• Bergqvist J., Dokoozlian N. and Ebisuda N., 2001. Sunlight exposure and temperature effects on berry growth and composition of cabernet sauvignon and grenache in the central San Joaquin valley of California. American Journal of Enology and Viticulture 52(1), 1-7.
  • Bramley R.G., Trought M.C.T. and Praat J.-P., 2011. Vineyard variability in Marlborough, New Zealand: characterising variation in vineyard performance and options for the implementation of precision viticulture. Australian Journal of Grape and Wine Research 17(1), 72-78. https://doi.org/10.1111/j.1755-0238.2010.00119.x
  • Coombe B., 1976. The development of fleshy fruits. Annual Review of Plant Physiology 27(1), 207-228. https://doi.org/10.1146/annurev.pp.27.060176.001231
  • Coombe B., 1986. Influence of temperature on composition and quality of grapes. Symposium on Grapevine Canopy and Vigor Management, XXII IHC 206, pp. 23-36.
  • Coombe B., 1992. Research on development and ripening of the grape berry. American Journal of Enology and Viticulture 43(1), 101-110.
  • Coombe B.G. and McCarthy M., 2000. Dynamics of grape berry growth and physiology of ripening. Australian Journal of Grape and Wine Research 6(2), 131-135. https://doi.org/10.1111/j.1755-0238.2000.tb00171.x
  • Dokoozlian N. and Kliewer W., 1996. Influence of light on grape berry growth and composition varies during fruit development. Journal of the American Society for Horticultural Science 121(5), 869-874. https://doi.org/10.21273/JASHS.121.5.869
  • Fernandes de Oliveira A. and Nieddu G., 2016. Vine growth and physiological performance of two red grape cultivars under natural and reduced UV solar radiation. Australian journal of grape and wine research 22(1), 105-114. https://doi.org/10.1111/ajgw.12179
  • Fernandes T.J., Pereira A.A. and Muniz J.A., 2017. Double sigmoidal models describing the growth of coffee berries. Ciencia Rural 47(8). https://doi.org/10.1590/0103-8478cr20160646
  • Galassi A., Cappellini P. and Miotto G., 2000. A descriptive model for peach fruit growth. Advances in Horticultural Science 19-22.
  • Gelman A., Carlin J. B., Stern H. S., Dunson D. B., Vehtari A. and Rubin D. B., 2014. Bayesian Data Analysis, Third Edition (CRC Press, Taylor and Francis: Boca Raton). https://doi.org/10.1201/b16018
  • Gompertz B., 1825. Xxiv. On the nature of the function expressive of the law of human mortality, and on a new mode of determining the value of life contingencies. In a letter to Francis Baily, Esq. FRS andc. Philosophical transactions of the Royal Society of London 115, 513-583. https://doi.org/10.1098/rstl.1825.0026
  • Mun J., 2002. Real options analysis: Tools and techniques for valuing strategic investments and decisions. Volume 137 - John Wiley and Sons.
  • Parker A., De Cortázar-Atauri I.G., van Leeuwen, C. and Chuine I., 2011. General phenological model to characterise the timing of flowering and veraison of Vitis vinifera l.. Australian Journal of Grape and Wine Research 17(2), 206-216. https://doi.org/10.1111/j.1755-0238.2011.00140.x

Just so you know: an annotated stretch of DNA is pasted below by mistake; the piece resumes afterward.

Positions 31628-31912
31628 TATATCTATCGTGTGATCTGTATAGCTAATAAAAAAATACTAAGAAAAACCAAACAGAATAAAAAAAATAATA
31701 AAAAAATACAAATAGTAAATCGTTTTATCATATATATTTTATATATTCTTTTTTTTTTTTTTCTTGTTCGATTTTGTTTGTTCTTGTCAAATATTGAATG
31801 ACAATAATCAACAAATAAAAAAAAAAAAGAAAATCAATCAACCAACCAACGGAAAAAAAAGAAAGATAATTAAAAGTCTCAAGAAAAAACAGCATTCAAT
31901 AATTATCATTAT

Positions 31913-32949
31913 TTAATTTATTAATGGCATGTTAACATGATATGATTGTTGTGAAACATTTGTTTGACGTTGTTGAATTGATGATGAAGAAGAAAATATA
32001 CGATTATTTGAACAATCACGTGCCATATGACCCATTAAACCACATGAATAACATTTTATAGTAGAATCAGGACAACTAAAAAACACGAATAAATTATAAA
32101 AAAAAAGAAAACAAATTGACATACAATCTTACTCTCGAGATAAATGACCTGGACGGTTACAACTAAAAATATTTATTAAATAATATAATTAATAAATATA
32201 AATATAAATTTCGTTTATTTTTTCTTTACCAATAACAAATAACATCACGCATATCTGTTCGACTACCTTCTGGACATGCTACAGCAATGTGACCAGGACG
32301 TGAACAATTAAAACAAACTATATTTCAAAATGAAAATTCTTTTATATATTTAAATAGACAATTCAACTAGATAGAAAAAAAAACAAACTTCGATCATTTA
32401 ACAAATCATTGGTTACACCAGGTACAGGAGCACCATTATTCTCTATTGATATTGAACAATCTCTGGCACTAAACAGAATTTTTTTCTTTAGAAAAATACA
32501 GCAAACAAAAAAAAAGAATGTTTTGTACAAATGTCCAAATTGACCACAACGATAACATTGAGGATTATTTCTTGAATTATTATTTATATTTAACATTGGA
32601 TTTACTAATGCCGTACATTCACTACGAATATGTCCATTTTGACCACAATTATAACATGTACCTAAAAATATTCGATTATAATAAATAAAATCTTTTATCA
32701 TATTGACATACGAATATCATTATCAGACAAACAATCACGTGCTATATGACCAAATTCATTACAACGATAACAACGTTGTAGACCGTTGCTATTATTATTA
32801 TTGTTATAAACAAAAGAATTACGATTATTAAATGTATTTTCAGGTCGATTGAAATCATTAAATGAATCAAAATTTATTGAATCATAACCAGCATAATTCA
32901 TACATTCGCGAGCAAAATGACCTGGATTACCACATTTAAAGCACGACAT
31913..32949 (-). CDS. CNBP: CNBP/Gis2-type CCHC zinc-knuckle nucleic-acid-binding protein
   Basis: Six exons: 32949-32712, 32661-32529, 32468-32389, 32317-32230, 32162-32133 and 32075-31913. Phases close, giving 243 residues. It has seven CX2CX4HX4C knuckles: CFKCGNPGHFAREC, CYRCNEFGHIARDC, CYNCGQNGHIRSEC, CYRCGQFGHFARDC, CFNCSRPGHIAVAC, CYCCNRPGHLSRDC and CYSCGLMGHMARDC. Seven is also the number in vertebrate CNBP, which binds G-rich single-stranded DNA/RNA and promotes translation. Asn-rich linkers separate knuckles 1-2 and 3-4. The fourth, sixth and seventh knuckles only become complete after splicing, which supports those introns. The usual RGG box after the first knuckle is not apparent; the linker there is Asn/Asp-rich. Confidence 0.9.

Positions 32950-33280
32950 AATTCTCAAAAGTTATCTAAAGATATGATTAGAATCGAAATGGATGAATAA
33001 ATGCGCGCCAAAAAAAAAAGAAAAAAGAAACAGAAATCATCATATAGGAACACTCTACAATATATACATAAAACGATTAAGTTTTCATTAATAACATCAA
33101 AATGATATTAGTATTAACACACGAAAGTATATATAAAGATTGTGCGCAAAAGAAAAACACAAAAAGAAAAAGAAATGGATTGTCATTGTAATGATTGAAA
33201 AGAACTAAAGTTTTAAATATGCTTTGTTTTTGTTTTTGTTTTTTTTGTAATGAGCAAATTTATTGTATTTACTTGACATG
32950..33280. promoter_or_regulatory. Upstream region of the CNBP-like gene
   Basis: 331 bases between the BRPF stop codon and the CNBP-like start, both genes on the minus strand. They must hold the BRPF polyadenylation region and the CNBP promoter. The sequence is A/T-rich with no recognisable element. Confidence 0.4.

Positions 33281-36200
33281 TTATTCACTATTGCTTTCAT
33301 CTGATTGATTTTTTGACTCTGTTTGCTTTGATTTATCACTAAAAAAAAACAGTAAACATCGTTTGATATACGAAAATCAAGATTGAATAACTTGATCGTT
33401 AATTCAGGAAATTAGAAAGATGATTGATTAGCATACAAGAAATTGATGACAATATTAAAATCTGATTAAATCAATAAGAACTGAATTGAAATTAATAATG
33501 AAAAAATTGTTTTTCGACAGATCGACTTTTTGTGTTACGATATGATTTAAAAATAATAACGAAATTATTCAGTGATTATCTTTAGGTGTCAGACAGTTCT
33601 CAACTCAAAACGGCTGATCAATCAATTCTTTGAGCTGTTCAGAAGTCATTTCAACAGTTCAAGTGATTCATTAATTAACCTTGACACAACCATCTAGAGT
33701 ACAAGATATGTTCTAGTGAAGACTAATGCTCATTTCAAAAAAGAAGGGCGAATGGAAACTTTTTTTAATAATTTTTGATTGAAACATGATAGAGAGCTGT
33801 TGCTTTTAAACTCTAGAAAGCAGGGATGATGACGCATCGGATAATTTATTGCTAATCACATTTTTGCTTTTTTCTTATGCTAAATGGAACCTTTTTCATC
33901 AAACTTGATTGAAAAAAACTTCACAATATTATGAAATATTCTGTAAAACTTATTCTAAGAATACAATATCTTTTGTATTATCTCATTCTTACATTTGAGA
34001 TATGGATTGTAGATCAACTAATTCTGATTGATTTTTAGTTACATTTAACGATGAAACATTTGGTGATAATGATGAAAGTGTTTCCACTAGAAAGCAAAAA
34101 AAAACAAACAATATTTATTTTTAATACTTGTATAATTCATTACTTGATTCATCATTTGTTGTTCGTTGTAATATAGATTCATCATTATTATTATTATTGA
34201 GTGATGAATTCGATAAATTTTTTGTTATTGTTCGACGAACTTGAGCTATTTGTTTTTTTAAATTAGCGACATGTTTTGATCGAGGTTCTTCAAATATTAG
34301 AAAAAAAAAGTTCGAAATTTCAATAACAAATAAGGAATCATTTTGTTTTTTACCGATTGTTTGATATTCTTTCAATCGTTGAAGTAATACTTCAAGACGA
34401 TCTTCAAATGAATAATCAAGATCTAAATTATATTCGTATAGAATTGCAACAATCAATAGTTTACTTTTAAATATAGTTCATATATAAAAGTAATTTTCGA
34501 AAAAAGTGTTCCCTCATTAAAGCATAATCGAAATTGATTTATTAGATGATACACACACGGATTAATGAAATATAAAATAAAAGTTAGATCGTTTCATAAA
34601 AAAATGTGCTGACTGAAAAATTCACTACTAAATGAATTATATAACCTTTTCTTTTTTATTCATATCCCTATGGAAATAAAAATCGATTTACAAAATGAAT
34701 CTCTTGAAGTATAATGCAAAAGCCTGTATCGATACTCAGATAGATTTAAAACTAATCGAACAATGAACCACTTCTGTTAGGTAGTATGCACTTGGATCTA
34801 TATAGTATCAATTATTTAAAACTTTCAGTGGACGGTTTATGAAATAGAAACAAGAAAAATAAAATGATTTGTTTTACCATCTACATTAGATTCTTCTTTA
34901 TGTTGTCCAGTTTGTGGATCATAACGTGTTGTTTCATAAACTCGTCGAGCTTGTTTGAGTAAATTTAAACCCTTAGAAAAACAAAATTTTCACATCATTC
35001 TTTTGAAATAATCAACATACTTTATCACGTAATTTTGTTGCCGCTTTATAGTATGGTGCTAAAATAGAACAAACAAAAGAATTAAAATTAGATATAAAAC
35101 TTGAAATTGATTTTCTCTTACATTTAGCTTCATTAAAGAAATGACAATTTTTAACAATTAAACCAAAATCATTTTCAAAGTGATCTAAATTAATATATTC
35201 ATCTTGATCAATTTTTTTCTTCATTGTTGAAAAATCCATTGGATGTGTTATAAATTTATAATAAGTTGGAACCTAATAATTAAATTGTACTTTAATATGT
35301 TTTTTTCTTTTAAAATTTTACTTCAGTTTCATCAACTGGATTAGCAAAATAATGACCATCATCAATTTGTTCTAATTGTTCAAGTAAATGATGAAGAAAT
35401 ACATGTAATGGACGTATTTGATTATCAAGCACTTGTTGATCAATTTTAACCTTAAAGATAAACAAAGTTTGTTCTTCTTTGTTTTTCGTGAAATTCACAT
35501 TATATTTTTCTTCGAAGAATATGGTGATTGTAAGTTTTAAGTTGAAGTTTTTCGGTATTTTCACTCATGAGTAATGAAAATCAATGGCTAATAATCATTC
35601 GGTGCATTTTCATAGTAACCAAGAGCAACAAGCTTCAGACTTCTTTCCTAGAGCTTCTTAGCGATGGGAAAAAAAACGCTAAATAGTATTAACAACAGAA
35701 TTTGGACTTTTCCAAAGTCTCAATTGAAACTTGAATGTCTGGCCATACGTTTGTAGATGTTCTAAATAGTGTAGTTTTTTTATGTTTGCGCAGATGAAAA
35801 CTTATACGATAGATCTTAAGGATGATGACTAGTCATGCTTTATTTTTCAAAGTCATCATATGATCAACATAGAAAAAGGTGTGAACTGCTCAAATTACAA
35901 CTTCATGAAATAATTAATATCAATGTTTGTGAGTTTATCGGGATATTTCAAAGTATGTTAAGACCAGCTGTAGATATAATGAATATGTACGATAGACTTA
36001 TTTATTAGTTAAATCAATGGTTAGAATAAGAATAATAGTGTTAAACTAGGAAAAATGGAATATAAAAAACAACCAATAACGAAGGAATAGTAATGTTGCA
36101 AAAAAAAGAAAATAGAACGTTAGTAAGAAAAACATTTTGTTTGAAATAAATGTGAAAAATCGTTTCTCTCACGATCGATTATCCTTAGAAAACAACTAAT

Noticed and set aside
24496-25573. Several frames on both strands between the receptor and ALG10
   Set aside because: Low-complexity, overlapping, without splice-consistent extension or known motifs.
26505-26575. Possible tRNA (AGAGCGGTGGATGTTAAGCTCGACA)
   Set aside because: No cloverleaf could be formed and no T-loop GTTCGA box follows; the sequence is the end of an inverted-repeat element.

• Parker A.K., 2012. Modelling phenology and maturation of the grapevine Vitis vinifera L.: varietal differences and the role of leaf area to fruit mass ratio manipulations. PhD thesis, Lincoln University.
  • Parra-Coronado A., Fischer G. and Camacho-Tamayo J.H., 2016. Growth model of the pineapple guava fruit as a function of thermal time and altitude. Ingeniería e Investigación 36(3), 6-14. https://doi.org/10.15446/ing.investig.v36n3.52336
  • R Core Team, 2013. A language and environment for statistical computing. R Foundation for Statistical Computing, Vienna, Austria. URL http://www.R-project.org/.
  • Richards F., 1959. A flexible growth function for empirical use. Journal of experimental Botany 10(2), 290-301. https://doi.org/10.1093/jxb/10.2.290
  • Salinger M.J., J Diamond H.J., Behrens E., Fernandez D., Fitzharris B.B., Herold N., Johnstone P., Kerckhoffs H., Mullan A.B., Parker A.K., Renwick J., Schofield, C., Siano A., Smith R.O., South P.M., Sutton P.J., Teixeira E., Thomsen M.S. and Trought M.C.T. , 2020. Unparalleled coupled ocean-atmosphere summer heatwaves in the New Zealand region: Drivers, mechanisms and impacts. Climate Change (in press). https://doi.org/10.1007/s10584-020-02730-5
  • Salinger M.J., Renwick J., Behrens E., Mullan A.B., Diamond H.J., Sirguey P., Smith R.O., Trought M.C.T., Alexander L.V., Cullen N.J., Fitzharris B.F., Hepburn, C.D., Parker A.K. and Sutton P.J., 2019. The unprecedented coupled ocean-atmosphere summer heatwave in the New Zealand region 2017/18; drivers, mechanisms and impacts. Environmental Research Letters 14, 044023. https://doi.org/10.10.1088/1748-9326/ab012a. https://doi.org/10.1088/1748-9326/ab012a
  • Salisbury F.B. and Ross C., 2000. Fisiología de las Plantas 3. Desarrollo de las plantas y fisiología ambiental (Spain, Paraninfo S.A.: Thompson Editores).
  • Tarara J.M., Blom P.E., Shafii B., Price W.J. and Olmstead M.A., 2009. Modeling seasonal dynamics of canopy and fruit growth in grapevine for application in trellis tension monitoring. HortScience 44(2), 334-340. https://doi.org/10.21273/HORTSCI.44.2.334
  • Trought M.C.T., 2005. Fruitset - possible implications on wine quality. Garis K. d., Dundon C., Johnstone R. and Partridge S., ed. Transforming flowers to fruit; Mildura, Australia. Australian Society of Viticulture and Oenology, 32-36.
  • Trought M.C.T. and Bramley R.G., 2011. Vineyard variability in Marlborough, New Zealand: characterising spatial and temporal changes in fruit composition and juice quality in the vineyard. Australian Journal of Grape and Wine Research 17(1), 79-89. https://doi.org/10.1111/j.1755-0238.2010.00120.x
  • Wang E. and Engel T., 1998. Simulation of phenological development of wheat crops. Agricultural systems 58(1), 1-24. https://doi.org/10.1016/S0308-521X(98)00028-6
  • Weibull W., 1951. A statistical distribution function of wide applicability. Journal of Applied Mechanics- Transactions of the ASME 19(2), 293-297.
  • Yin X., Goudriaan J., Lantinga E. A., Vos J. and Spiertz H. J., 2003. A flexible sigmoid function of determinate growth. Annals of Botany 91(3), 361-371. https://doi.org/10.1093/aob/mcg029


Rory Ellis


Affiliation : Department of Mathematics and Statistics, Erskine Building, University of Canterbury, Private Bag 4800, Christchurch 8140,

Country : New Zealand

Elena Moltchanova

Affiliation : Department of Mathematics and Statistics, Erskine Building, University of Canterbury, Private Bag 4800, Christchurch 8140,

Country : New Zealand

Daniel Gerhard

Affiliation : Department of Mathematics and Statistics, Erskine Building, University of Canterbury, Private Bag 4800, Christchurch 8140,

Country : New Zealand

Mike Trought

Affiliation : Plant & Food Research 85 Budge Street, Blenheim, 7201

Country : New Zealand

LinLin Yang

Affiliation : Plant & Food Research 85 Budge Street, Blenheim, 7201

Country : New Zealand


No supporting information for this article

Article statistics

Views: 1957


PDF: 498

XML: 66